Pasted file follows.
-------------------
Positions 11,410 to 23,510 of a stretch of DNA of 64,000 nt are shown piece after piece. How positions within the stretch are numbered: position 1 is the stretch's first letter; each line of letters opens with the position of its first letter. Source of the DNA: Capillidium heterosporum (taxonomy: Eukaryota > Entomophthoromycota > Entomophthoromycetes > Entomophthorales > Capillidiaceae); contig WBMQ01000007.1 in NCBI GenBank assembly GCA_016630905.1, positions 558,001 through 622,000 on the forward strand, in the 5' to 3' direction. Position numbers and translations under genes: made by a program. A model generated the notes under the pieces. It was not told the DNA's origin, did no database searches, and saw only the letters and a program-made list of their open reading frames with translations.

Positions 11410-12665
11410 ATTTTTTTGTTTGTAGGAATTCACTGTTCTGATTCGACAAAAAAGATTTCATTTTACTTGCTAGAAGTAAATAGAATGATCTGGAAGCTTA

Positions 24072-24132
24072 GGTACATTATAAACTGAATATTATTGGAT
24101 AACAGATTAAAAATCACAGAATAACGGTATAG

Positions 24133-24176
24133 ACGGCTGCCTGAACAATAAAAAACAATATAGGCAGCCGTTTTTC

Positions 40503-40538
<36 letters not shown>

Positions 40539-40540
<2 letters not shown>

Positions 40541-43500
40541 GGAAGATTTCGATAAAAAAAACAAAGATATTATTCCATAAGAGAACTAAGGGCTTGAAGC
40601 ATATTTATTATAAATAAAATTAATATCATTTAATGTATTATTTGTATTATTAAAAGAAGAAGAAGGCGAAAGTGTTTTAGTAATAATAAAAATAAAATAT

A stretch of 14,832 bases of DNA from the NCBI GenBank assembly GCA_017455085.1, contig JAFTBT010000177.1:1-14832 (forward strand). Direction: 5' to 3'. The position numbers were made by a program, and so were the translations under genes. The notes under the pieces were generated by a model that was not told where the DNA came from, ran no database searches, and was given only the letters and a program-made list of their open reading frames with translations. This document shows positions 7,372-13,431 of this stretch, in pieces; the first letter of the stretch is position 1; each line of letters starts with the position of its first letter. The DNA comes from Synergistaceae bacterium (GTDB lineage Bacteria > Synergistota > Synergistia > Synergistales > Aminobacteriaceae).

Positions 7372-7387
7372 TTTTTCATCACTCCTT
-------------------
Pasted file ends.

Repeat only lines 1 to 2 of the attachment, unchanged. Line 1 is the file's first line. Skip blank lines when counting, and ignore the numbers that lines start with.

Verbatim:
Positions 11,410 to 23,510 of a stretch of DNA of 64,000 nt are shown piece after piece. How positions within the stretch are numbered: position 1 is the stretch's first letter; each line of letters opens with the position of its first letter. Source of the DNA: Capillidium heterosporum (taxonomy: Eukaryota > Entomophthoromycota > Entomophthoromycetes > Entomophthorales > Capillidiaceae); contig WBMQ01000007.1 in NCBI GenBank assembly GCA_016630905.1, positions 558,001 through 622,000 on the forward strand, in the 5' to 3' direction. Position numbers and translations under genes: made by a program. A model generated the notes under the pieces. It was not told the DNA's origin, did no database searches, and saw only the letters and a program-made list of their open reading frames with translations.

Positions 11410-12665